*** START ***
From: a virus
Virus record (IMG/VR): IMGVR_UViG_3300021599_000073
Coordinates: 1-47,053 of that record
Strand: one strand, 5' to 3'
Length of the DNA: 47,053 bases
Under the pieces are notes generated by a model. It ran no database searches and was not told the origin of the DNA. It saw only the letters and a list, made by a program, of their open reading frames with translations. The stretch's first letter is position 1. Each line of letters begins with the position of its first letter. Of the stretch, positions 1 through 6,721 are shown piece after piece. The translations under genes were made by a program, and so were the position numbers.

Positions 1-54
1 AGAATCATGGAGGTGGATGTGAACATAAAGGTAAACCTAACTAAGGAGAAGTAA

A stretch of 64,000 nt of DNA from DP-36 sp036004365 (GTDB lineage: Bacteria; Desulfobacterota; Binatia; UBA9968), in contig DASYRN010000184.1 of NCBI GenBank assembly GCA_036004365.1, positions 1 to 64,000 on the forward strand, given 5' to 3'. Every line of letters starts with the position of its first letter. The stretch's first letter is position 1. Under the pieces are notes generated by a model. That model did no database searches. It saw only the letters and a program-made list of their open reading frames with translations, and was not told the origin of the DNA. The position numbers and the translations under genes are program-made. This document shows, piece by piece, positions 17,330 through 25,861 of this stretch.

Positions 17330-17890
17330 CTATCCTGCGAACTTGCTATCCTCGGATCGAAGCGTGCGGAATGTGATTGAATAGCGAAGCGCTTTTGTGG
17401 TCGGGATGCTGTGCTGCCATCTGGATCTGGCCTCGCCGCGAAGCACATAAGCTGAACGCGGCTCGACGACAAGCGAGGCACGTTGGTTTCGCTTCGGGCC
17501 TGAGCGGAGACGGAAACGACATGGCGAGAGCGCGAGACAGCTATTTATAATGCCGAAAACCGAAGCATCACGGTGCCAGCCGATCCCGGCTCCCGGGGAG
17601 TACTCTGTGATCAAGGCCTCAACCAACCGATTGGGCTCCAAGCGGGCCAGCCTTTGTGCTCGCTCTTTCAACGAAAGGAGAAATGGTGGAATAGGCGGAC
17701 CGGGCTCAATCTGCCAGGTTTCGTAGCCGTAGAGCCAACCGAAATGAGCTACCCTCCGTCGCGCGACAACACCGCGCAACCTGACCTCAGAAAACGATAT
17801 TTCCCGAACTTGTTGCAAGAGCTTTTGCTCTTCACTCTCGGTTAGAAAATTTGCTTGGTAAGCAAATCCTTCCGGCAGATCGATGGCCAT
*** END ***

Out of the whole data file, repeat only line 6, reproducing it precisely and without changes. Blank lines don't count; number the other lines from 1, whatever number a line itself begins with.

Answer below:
Under the pieces are notes generated by a model. It ran no database searches and was not told the origin of the DNA. It saw only the letters and a list, made by a program, of their open reading frames with translations. The stretch's first letter is position 1. Each line of letters begins with the position of its first letter. Of the stretch, positions 1 through 6,721 are shown piece after piece. The translations under genes were made by a program, and so were the position numbers.